In the telegram of the 26th, note the concern about voice on 3105 Kc and the priority request for checkout and confirmation.

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Re: Plane in the lagoon at Orona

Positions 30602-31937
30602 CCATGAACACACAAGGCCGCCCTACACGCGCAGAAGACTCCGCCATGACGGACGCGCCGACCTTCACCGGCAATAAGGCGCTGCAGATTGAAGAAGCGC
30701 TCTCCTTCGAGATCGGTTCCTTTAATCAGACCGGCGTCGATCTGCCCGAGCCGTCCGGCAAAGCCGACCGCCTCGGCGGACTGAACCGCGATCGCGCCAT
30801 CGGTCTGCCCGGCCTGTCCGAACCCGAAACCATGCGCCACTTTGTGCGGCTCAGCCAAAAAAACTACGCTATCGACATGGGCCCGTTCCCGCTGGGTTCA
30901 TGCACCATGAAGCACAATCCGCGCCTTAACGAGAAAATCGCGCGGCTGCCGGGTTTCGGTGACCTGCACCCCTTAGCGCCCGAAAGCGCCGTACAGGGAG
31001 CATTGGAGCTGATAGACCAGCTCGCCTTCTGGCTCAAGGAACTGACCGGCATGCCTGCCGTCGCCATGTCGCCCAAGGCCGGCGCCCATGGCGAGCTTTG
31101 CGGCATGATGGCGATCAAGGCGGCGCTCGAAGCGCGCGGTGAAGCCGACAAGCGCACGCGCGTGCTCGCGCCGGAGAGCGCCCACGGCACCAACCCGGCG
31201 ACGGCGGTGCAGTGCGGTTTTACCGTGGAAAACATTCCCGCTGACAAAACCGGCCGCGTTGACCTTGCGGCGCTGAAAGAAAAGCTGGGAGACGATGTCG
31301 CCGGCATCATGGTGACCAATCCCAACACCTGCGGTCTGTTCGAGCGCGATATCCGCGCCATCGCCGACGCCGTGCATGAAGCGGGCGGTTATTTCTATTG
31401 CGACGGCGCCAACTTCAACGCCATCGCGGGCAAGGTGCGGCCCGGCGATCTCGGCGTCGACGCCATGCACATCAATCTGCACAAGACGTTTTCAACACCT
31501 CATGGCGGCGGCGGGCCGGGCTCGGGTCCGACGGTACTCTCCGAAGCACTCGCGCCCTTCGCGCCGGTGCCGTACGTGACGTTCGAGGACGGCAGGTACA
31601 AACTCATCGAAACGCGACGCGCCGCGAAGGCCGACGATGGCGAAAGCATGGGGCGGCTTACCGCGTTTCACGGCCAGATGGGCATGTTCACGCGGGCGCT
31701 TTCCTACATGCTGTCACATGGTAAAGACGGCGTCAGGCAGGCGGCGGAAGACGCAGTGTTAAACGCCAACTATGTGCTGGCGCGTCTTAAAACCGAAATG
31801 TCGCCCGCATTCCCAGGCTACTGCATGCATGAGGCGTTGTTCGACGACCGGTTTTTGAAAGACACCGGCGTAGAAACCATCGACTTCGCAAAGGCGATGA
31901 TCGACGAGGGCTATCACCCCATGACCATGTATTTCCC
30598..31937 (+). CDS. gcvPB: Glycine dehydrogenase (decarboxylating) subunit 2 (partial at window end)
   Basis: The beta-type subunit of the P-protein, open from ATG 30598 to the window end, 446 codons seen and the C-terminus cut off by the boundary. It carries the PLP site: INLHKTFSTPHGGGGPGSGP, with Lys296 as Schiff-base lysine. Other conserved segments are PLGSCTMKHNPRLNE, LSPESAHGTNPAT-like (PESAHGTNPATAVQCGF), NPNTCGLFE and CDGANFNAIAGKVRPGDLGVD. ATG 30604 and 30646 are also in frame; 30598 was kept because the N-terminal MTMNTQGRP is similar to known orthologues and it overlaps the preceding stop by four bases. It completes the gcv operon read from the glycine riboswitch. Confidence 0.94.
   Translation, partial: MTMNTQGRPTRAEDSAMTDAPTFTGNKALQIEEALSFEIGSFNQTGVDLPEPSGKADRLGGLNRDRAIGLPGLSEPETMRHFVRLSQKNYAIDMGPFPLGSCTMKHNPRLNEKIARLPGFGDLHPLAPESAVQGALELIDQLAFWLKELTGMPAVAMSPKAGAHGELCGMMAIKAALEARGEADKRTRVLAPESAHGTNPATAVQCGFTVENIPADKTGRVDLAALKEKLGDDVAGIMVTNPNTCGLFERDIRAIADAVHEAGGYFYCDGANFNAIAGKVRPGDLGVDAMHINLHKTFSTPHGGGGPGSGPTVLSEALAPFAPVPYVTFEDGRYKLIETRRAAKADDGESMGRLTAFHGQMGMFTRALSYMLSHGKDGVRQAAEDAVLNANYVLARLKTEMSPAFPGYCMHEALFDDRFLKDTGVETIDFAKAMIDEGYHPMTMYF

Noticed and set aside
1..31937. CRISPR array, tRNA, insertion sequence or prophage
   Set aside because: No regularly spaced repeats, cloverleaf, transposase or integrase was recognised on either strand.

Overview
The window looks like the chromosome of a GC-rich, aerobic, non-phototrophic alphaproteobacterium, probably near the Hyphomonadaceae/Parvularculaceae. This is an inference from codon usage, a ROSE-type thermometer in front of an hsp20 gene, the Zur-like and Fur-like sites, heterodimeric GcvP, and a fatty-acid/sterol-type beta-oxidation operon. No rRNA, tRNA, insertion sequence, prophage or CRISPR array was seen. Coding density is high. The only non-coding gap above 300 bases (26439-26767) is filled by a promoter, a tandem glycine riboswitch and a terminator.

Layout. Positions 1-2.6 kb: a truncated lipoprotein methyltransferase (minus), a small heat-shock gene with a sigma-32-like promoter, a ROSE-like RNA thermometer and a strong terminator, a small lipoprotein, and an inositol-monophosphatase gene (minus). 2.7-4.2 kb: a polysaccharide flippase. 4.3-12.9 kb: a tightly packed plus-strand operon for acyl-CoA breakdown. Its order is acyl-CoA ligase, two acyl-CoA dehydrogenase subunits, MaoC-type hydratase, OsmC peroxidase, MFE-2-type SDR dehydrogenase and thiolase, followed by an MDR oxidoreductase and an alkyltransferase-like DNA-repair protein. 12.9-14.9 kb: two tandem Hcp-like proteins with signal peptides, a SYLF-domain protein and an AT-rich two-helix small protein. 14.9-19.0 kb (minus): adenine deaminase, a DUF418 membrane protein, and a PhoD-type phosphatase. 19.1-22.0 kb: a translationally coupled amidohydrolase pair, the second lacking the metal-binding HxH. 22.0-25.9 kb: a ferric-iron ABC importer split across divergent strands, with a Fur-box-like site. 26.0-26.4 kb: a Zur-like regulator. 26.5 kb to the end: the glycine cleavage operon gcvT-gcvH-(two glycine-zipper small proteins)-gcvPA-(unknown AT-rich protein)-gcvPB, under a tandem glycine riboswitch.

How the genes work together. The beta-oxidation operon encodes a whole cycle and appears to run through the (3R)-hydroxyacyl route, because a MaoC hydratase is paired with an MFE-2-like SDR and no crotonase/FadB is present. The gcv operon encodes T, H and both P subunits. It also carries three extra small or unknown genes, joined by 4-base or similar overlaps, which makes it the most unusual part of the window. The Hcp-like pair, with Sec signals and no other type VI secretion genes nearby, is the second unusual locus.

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A telegram from Amelia also was sent to designate the frequency (400 Kc) to be used by the USS Ontario, stationed mid-way along the flight path and that the letter N (dash-dot or dah dit) would be repeated on request; later changed to continuous when Amelia found Ontario had no high frequency 3105 Kc or 6210 Kc reception capability. This is proof positive that Amelia understood that RDF required low frequency signals.There are arguments that the later change message never arrived at the Ontario and that when Amelia reported “Ship in sight ahead” the ship she saw was another vessel named the Myrtlebank that was in the vicinity. Different theories of disappearance calculate airspeed, time, and headwinds to determine if the ship was the Ontario or the Myrtlebank. The Myrtlebank said to be some 80 miles south of Nauru. The direct flight path passes  155 nm south of Nauru. It seems unlikely that the flight would find a merchant ship not on the flight path with only standard running lights but not find the ocean tug Ontario with giant flood/search lights and emitting a homing signal that was stationed on the flight path for that purpose. Amelia reported "ship ahead”; meaning on the nose. Being exactly on the flight path by mere chance on the part of the Myrtlebank seems unlikely. Being exactly on the flight path by plan on the part of Ontario makes Ontario the obvious choice. The flight followed the 400 Kc homing signal to intercept the Ontario position exactly. This intercept gave the flight confidence that the planned 333 Kc homing provided by Itasca would be  equally successful.